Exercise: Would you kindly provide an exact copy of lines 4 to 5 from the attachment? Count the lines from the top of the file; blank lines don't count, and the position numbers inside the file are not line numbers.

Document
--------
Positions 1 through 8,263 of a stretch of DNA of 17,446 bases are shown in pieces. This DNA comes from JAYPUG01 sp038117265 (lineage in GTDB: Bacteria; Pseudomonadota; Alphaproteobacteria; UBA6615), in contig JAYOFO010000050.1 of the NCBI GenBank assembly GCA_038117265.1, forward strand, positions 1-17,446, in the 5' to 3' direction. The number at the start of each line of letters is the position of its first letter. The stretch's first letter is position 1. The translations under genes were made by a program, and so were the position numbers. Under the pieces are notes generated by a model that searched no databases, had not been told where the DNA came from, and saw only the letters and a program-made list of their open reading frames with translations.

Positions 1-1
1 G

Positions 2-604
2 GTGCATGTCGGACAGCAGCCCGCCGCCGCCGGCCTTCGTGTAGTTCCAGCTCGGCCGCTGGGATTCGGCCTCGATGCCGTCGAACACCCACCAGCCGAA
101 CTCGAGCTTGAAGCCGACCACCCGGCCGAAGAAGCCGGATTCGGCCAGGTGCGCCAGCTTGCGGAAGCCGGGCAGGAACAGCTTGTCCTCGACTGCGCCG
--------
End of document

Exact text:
Positions 2-604
2 GTGCATGTCGGACAGCAGCCCGCCGCCGCCGGCCTTCGTGTAGTTCCAGCTCGGCCGCTGGGATTCGGCCTCGATGCCGTCGAACACCCACCAGCCGAA